What happened

Seattle Genetics (NASDAQ:SGEN) shares rose 48.7% in the first half, according to data provided by S&P Global Market Intelligence, after the company gained U.S. regulatory approval for its second drug in less than six months.

Two researchers look into a microscope in a lab.

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The U.S. Food and Drug Administration in April approved Tukysa for patients with metastatic HER2-positive breast cancer after approving Padcev in December for locally advanced or metastatic urothelial cancer. In Padcev's first full quarter of commercialization, the drug generated $34.5 million in net sales, the company reported.

So what

Urothelial cancer is the most common form of bladder cancer, and according to Grand View Research, the global drug market for the disease is growing at a 22.9% compound annual growth rate and is set to reach $3.6 billion by 2023. The global HER2-positive breast cancer market, at a 4.4% compound annual growth rate, may reach nearly $10 billion by 2025, a Global Data report shows. With these growing markets, Tukysa and Padcev have plenty of room to deliver sales increases.

Seattle Genetics' drug Adcetris, for Hodgkin lymphoma, was approved in 2011. Adcetris sales climbed 22% in the first quarter, and the company forecasts more growth as it works to further establish the drug as part of a frontline treatment, or first treatment given to patients.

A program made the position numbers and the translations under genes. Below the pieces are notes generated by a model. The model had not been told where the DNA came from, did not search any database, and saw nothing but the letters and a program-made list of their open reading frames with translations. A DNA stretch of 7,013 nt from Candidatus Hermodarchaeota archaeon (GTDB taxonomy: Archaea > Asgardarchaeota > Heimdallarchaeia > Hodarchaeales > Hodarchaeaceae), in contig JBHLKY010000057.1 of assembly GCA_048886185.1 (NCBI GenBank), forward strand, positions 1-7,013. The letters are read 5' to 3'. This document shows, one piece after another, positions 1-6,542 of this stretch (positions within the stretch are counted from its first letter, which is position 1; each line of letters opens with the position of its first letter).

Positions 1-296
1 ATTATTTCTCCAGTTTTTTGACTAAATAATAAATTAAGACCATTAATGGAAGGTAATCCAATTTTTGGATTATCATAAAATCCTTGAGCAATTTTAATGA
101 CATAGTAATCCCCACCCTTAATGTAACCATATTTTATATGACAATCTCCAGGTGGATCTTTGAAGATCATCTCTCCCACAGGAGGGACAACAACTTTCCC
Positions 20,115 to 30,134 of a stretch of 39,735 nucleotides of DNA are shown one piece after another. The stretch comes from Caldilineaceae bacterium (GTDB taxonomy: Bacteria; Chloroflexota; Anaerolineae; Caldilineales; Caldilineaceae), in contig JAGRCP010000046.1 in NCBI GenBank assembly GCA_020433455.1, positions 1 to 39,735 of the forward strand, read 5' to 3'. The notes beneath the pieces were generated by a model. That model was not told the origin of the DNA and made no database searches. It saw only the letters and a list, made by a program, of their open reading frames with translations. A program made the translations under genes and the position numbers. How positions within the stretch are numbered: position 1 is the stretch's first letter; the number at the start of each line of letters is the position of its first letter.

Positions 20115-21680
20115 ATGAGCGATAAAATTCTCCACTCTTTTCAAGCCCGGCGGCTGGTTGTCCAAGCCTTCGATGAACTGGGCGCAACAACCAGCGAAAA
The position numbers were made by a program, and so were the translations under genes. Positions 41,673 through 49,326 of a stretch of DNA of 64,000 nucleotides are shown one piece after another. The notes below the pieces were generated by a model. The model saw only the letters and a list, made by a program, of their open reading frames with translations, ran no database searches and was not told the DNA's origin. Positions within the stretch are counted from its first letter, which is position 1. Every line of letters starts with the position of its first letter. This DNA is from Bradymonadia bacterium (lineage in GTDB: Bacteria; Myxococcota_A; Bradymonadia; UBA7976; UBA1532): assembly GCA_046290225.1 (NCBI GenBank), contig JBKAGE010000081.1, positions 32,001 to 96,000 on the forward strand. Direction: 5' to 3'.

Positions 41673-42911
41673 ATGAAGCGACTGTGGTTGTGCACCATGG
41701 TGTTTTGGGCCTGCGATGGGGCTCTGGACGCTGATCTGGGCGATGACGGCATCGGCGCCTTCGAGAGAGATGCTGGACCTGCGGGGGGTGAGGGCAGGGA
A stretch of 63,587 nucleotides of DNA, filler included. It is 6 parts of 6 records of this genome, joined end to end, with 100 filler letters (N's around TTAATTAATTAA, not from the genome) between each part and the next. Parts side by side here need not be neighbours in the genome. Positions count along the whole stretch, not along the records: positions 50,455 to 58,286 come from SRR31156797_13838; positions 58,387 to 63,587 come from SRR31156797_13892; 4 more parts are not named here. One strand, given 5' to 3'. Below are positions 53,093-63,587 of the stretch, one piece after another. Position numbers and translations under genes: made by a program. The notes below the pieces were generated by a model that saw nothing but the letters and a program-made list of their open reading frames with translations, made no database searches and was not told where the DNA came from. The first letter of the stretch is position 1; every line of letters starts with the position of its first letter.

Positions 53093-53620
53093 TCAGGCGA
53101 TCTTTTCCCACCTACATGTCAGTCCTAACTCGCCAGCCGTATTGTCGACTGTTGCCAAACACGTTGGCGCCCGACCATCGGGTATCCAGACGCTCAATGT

Now what

The European Medicines Agency is currently reviewing Tukysa, so investors will be watching for a possible approval in Europe. Sales figures from Padcev's second quarter on the market will be another factor that could offer the stock direction in the second half of the year.

In more positive news, Seattle Genetics recently reported encouraging data from its phase 2 trial of tisotumab vedotin for recurrent or metastatic cervical cancer. The biotech company plans to speak with the FDA about the possibility of an accelerated approval process for the drug candidate. If the FDA agrees to an accelerated pathway, that likely will be another positive driver for Seattle Genetics' shares.

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